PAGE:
ThyssenKrupp Develops Cable-Free Elevator Propelled by Magnets

ThyssenKrupp AG has developed the world’s first cable-free system that uses magnets to propel elevators through buildings.

The system, which uses the same magnetic levitation -- or maglev -- technology used in some high-speed trains, can move passengers horizontally as well as vertically and allows multiple elevators to pass through a single shaft, the German manufacturer said today in a statement. Cabins run in a loop traveling at 5 meters (16 feet) a second, meaning passengers wait only 15 to 30 seconds for the next ride.

Each year in New York, office workers spend a cumulative 16.6 years waiting for elevators, and 5.9 years riding in them, Andreas Schierenbeck, chief executive officer of ThyssenKrupp Elevator AG, said in the statement. That shows “how imperative it is to increase the availability.”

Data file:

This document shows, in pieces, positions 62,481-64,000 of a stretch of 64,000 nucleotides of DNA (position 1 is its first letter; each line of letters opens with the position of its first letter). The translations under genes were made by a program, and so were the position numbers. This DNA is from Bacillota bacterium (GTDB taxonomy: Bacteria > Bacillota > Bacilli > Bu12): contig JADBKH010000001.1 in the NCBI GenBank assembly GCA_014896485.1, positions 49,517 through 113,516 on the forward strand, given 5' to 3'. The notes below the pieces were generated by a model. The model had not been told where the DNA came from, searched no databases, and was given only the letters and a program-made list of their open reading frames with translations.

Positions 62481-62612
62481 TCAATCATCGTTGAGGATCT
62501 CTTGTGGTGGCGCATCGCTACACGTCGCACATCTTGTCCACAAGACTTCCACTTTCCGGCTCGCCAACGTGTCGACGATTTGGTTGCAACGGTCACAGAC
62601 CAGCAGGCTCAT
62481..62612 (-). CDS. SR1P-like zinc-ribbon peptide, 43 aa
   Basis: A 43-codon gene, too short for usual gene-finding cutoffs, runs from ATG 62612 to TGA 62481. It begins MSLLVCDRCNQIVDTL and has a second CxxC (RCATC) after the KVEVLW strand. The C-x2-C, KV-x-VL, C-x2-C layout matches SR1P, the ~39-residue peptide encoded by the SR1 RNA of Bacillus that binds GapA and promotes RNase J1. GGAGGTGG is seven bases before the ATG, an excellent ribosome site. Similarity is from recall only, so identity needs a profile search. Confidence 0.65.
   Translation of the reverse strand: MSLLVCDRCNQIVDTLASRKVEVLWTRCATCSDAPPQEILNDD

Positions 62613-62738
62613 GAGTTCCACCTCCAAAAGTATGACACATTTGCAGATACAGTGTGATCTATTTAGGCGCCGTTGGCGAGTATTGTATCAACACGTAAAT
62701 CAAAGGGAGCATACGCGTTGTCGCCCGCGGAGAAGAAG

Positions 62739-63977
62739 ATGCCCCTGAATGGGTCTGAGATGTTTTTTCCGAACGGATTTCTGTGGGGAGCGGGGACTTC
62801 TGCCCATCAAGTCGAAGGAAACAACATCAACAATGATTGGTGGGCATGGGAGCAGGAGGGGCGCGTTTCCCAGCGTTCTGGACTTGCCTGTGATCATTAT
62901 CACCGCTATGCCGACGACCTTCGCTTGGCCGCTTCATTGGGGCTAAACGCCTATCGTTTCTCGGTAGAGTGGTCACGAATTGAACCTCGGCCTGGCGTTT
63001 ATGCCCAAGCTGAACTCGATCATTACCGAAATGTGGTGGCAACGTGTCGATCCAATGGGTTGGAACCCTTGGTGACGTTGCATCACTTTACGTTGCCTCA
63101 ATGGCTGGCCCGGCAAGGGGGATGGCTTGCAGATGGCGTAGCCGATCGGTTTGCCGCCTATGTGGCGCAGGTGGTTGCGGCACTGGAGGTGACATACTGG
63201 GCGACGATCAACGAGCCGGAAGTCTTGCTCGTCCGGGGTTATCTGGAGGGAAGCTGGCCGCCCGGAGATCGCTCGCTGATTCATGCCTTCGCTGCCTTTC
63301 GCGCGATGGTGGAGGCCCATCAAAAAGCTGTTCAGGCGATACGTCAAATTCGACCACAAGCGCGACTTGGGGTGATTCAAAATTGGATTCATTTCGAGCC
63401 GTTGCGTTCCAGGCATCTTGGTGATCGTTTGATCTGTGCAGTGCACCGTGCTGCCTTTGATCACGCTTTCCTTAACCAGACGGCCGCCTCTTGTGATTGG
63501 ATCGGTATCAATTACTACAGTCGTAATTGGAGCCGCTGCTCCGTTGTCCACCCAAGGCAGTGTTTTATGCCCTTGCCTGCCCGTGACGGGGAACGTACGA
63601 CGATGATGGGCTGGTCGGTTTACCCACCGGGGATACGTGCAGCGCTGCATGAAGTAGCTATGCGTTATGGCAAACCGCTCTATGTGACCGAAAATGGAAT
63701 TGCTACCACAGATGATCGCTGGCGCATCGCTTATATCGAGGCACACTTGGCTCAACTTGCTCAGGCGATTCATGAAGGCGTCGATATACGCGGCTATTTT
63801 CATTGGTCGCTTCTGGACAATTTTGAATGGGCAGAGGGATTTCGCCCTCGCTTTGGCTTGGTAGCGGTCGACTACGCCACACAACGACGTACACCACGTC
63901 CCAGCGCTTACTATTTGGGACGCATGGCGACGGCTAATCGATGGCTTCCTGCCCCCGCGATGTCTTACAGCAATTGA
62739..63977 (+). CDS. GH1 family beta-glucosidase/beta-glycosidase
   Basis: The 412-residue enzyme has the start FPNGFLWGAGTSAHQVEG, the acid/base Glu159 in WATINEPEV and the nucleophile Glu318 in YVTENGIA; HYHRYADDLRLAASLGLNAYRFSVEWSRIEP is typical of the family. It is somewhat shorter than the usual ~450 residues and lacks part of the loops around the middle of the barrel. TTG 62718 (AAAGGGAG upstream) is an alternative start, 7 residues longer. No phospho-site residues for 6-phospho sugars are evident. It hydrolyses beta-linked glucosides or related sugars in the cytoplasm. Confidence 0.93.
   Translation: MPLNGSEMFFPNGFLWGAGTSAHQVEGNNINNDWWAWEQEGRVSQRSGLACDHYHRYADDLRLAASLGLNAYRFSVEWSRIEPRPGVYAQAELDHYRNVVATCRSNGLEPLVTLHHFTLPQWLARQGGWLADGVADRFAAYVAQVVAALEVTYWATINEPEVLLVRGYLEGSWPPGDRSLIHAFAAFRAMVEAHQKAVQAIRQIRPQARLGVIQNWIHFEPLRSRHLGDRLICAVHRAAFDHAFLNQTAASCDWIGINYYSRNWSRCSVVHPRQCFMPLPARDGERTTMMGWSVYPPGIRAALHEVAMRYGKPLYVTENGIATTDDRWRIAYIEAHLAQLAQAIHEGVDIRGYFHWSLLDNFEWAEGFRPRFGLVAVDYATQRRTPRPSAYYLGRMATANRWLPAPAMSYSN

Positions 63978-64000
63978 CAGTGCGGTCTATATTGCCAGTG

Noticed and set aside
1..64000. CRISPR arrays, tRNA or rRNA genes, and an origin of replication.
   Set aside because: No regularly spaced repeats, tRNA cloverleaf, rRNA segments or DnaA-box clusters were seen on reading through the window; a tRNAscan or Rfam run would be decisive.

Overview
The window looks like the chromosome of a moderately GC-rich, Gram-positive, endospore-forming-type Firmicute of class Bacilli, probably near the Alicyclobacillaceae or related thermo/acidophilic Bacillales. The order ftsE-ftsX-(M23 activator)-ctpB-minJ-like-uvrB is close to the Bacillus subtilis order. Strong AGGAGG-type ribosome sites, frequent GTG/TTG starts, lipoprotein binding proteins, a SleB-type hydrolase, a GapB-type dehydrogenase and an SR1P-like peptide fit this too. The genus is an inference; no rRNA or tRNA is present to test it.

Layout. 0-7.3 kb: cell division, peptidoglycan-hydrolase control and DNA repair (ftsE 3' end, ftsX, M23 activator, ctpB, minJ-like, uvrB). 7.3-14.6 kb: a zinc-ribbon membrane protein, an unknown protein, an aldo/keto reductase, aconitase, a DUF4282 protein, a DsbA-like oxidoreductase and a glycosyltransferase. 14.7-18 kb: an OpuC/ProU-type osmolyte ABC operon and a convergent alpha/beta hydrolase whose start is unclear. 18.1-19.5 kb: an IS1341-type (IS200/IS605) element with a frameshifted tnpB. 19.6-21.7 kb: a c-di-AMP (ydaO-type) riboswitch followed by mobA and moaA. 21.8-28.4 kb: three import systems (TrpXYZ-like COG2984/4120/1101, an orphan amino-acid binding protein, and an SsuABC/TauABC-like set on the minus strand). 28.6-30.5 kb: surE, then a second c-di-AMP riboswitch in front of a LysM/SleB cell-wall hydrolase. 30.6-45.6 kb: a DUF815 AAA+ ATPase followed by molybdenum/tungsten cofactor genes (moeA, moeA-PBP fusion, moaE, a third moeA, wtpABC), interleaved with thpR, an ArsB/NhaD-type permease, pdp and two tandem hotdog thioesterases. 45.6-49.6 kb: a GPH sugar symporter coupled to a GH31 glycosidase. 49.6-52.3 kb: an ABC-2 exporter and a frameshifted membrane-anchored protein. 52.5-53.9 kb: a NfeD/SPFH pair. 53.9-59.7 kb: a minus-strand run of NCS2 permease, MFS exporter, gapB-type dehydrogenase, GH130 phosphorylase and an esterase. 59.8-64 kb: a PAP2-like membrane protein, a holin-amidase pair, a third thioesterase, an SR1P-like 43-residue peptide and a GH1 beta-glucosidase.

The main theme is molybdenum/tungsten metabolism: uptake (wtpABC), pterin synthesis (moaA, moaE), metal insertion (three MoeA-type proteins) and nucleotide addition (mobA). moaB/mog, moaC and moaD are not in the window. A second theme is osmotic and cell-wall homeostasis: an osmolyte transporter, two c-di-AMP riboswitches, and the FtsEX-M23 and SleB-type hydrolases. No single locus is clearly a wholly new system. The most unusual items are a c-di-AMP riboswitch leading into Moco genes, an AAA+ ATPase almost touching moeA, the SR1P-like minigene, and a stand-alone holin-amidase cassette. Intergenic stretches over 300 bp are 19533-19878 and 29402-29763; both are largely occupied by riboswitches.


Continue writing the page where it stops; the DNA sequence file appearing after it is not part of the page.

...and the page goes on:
The cable-free design, which ThyssenKrupp calls “the holy grail of the elevator industry,” will increase capacity by 50 percent and saves space because it allows more than one cabin to travel through a shaft at one time. It also requires smaller shafts than conventional elevators.

The MULTI system is designed for mid- and high-rise buildings, with an optimal height of at least 300 meters. The company plans to have a prototype running by the end of 2016.

Before it's here, it's on the Bloomberg Terminal. LEARN MORE